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EU Tightens Fishing Rules in North Atlantic

The EU is legally bound to return to sustainable fishing by 2020, but faces an uphill task to get there in time.

In this 2002 file photo, a French fishing boat sails to clog the warterway, along with dozens of other ships, during a protest off the coast of Boulogne-sur-Mer, France, photo: AP/Michel Spingler
1 year ago

BRUSSELS — European Union (EU) nations have reached a deal to tighten some fishing rules in its Northeastern Atlantic waters and the North Sea to edge closer toward a fully sustainable industry by 2020, but environmentalists said lenient quotas still allowed for far too much overfishing.

After marathon talks that started Monday and finished only early Wednesday, EU fisheries ministers said more stocks will be fished at maximum sustainable yield in hopes of pushing more species to within safe biological limits after decades of overfishing.

Ministers from fisheries nations such as Britain and France came away happy enough with increased quotas for some stocks of cod and mackerel, a sign environmentalists and maritime scientists would be left grumbling about the slow recovery of the EU’s vast eastern waters.

“We worked constructively to put people’s livelihoods first,” Scottish Fisheries Secretary Fergus Ewing said, adding he had “secured crucial increases for the majority of our key species.”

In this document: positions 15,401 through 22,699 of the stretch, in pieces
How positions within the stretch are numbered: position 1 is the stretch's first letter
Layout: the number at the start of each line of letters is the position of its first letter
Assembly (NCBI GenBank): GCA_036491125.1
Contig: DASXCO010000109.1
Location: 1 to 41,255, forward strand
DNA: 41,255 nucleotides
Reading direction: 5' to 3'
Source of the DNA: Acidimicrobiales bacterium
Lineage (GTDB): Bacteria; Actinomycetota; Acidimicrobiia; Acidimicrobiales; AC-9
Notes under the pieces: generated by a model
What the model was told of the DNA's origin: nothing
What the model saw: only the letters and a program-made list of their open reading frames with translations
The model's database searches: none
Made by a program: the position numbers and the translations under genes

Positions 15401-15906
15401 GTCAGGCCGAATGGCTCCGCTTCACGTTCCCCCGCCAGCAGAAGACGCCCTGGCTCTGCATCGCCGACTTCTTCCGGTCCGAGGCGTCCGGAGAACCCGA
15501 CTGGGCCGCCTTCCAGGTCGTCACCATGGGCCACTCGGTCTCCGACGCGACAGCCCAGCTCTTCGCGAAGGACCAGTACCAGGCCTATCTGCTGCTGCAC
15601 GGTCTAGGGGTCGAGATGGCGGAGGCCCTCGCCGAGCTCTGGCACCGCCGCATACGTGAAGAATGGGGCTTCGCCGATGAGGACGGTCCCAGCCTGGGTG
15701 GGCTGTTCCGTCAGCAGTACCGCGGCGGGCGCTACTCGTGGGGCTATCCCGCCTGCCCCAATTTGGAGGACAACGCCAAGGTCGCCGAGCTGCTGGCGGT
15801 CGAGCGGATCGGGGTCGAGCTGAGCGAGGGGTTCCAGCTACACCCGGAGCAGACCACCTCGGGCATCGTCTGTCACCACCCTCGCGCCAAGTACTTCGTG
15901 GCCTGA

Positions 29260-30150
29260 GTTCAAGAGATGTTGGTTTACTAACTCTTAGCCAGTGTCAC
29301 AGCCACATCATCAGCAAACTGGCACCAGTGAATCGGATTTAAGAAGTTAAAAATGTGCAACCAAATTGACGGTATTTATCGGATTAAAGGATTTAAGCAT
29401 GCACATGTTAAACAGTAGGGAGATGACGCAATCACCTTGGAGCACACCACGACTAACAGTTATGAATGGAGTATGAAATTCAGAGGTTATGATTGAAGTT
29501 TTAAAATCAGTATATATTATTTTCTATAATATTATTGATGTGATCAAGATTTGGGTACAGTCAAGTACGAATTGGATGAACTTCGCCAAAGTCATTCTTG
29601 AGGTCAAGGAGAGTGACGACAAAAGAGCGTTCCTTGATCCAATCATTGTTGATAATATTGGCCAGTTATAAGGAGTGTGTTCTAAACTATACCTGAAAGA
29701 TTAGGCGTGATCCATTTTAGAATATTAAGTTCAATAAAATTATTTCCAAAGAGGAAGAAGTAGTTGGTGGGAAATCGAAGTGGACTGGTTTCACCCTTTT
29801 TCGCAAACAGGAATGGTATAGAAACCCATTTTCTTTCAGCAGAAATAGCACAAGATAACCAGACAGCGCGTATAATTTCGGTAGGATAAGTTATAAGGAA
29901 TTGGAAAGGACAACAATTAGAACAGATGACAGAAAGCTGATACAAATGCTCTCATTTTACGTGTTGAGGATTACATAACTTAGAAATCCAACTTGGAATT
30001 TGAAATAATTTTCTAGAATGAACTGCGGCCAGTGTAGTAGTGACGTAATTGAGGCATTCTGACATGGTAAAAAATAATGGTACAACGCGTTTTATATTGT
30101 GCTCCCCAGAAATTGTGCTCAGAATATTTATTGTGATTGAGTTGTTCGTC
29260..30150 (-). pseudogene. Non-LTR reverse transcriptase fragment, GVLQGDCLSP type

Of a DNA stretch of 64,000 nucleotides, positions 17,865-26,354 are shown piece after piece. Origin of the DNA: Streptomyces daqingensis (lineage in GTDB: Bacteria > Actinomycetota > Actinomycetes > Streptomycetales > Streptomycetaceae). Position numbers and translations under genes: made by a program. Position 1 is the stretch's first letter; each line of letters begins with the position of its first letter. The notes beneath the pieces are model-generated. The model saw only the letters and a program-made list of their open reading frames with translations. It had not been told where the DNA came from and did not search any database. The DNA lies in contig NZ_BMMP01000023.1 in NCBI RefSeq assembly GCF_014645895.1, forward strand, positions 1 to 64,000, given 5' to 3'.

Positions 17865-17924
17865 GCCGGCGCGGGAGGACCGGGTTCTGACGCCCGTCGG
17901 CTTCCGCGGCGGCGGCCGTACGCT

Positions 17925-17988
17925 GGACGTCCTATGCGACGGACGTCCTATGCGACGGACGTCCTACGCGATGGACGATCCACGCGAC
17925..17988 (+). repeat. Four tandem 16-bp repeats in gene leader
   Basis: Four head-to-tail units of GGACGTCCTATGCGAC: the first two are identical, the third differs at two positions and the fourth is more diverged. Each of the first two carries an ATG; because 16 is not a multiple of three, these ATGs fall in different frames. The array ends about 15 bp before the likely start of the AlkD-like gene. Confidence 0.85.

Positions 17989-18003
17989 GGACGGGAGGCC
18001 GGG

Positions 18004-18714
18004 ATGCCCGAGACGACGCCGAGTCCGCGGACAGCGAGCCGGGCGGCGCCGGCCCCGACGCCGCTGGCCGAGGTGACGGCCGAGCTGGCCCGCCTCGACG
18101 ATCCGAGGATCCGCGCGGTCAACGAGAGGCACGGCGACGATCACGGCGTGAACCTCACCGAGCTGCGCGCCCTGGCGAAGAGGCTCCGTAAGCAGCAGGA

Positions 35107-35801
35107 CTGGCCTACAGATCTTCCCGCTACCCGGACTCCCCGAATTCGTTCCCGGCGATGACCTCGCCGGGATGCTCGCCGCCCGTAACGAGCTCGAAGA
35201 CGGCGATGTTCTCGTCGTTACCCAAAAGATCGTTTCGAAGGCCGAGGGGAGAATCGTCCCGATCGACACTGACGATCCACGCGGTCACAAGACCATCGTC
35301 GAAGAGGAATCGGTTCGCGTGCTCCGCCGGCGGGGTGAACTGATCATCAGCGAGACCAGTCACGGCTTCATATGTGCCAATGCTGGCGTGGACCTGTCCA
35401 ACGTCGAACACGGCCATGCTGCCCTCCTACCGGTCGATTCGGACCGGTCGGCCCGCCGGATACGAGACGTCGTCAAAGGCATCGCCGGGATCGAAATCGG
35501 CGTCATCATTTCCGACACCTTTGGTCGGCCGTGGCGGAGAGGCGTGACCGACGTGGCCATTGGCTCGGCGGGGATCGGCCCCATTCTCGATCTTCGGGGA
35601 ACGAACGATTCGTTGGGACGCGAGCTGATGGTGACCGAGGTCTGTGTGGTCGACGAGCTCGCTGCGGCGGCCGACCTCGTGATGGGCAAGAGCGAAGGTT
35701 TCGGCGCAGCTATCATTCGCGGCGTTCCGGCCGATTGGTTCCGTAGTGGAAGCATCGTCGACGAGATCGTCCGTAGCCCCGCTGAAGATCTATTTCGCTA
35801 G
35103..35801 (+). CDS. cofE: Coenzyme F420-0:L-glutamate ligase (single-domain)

However, what sounded appealing to many of the fishermen left a bad taste in the mouth of environmental organizations.

The EU has about 145,000 fishermen, many of whom have struggled as overfishing depleted stocks and increasingly tight quotas were imposed. The EU is legally bound to return to sustainable fishing by 2020, but faces an uphill task to get there in time.

That task only will become tougher if fishing quotas are set too high as the deadline approaches.

The EU said that under Wednesday’s decision, 44 stocks will now be fished to maximum sustainable yield compared to only 36 last year.

“Overall, more fish stocks are being fished sustainably,” EU Fisheries Commissioner Karmenu Vella said.

The Pew Charitable Trusts said too many stocks still would be hunted with quotas that go beyond scientific advice.

The Oceana environmental group was among the organizations protesting the deal.

“Half of Atlantic stocks are already overfished and overfishing will now continue into 2017,” Lasse Gustavsson, executive director of Oceana in Europe, said.

“By ignoring science in favor of short-term interests, Ministers are acting both economically and ecologically irresponsibly,” Gustavsson said.


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